Northern Powergrid is preparing to serve up to 5 million electric vehicles and 4 million hear pumps in its area of North East England, Yorkshire and northern Lincolnshire by 2050, under a future scenario in which the region beats the rest of the UK to its Net Zero carbon emissions target.
The network operator’s annual Distribution Future Energy Scenarios (DFES) helps Northern Powergrid plan investment in its network, by considering the potential pathways that could secure regional net zero carbon by 2050. It reflects four national future energy scenarios (FES) defined by National Grid, using regional data to give a local interpretation of the national pathways to net zero. But the DNO says regional data pointed to a fifth, ‘Net Zero Early’ scenario with an acceleration of decarbonisation in the region. It would see EVs represnt 96% of vehilces in the region (5 million), 4.1 million heat pumps installed, along with 10GW of local renewable energy and 3GW of battery storage. Energy consumption by industrial and domestic heat pumps would be around 20TWh, compared to EV energy requirement from the grid of around 12.5TWh.
Northern Powergrid wants local authorities, low carbon technology experts, industry leaders and housing and construction developers to review the data behind DFES and share any initiatives or projects that could strengthen its analysis of possible futures. That includes data on the likely uptake of renewable energy generation and storage as well as EVs and heat pumps.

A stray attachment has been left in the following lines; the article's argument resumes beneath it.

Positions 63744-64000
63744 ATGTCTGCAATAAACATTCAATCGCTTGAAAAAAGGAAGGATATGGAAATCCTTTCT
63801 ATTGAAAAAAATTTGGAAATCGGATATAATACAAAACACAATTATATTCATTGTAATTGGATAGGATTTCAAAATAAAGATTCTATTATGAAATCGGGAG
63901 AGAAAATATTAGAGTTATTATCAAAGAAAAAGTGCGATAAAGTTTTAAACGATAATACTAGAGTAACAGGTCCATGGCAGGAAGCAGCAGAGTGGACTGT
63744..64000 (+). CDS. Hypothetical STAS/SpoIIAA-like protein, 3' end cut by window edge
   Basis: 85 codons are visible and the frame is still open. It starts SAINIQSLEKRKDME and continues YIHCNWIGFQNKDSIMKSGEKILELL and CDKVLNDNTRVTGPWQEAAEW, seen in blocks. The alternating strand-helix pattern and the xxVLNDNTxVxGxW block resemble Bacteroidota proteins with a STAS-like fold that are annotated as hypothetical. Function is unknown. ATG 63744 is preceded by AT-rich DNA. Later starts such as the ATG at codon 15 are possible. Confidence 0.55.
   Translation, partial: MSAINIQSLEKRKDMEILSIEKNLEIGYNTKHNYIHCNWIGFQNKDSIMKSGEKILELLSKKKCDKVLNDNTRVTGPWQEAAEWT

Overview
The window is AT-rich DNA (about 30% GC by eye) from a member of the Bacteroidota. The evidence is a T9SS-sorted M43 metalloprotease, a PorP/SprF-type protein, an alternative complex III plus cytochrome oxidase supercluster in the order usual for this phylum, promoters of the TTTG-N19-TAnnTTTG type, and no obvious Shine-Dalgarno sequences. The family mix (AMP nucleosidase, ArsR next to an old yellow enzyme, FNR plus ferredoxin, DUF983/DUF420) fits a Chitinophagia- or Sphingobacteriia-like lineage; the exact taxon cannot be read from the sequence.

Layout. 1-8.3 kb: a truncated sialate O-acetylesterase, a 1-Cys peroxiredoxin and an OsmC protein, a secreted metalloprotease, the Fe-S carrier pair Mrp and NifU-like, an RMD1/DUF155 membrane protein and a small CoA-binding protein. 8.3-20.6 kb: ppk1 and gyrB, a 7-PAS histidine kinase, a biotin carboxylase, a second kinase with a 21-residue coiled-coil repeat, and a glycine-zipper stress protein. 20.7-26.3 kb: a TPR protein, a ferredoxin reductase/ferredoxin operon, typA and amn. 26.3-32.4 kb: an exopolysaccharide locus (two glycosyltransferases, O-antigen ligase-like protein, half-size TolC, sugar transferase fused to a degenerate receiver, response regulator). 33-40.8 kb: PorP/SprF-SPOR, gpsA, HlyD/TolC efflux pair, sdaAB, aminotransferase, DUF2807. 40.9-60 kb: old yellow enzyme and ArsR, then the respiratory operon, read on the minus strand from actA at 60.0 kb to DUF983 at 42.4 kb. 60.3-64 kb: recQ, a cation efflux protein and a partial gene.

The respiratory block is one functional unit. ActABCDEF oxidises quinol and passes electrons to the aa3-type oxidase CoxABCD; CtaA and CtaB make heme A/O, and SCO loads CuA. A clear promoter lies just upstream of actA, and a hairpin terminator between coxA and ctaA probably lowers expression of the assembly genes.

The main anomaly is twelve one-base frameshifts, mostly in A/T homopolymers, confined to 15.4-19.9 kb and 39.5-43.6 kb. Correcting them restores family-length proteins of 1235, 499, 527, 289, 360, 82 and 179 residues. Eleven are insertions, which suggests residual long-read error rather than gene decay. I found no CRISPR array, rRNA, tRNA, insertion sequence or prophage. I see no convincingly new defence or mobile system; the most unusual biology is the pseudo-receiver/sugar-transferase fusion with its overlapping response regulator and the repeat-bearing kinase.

In Leeds for example, the DFES data indicates that in ‘Net Zero Early’ there could be 520,000 electric vehicles on the roads by 2050 and 310,000 heat pumps warming houses and businesses.
Jim Cardwell, Northern Powergrid’s head of policy development, says: “As a regional enabler of decarbonisation we need to know when and where to expect rapid uptake of low carbon technology and renewable energy to plan our network accordingly. Millions of homes and businesses over the next decade will be decarbonising and green policies like the petrol and diesel vehicle ban and heat pump rollout will accelerate this process.
“We need to make sure that the network is ready to facilitate a smooth transition to net zero for the people we serve and accurate DFES data will be a key planning tool. This is why we are asking anyone with low carbon plans to come forward and share this information. By ensuring our data and forecasts are informed by our stakeholders, we can help better plan your pathway to net zero.”
Mary Black, specialist electricity distribution engineer at Northern Powergrid, says “Collaboration with our stakeholders will now be key. All of our data is open and accessible and available via ODI Leeds as we want to encourage public engagement with the numbers, particularly as we see our future business needs evolve from the ‘Planning Scenario’. We hope that this open data will support proactive and open dialogue and encourage our partners and stakeholders to share their views and plans for the coming months and years.”
The scenario is providing the foundations for the DNOs upcoming business plan for the next regulatory price period (2023-2028). Northern Powergrid has worked in close collaboration with partners from Element Energy, the Open Data Institute (ODI) Leeds and Data Mill North to collect, analyse and visualise the data.
Explore the data here on the ODI Leeds website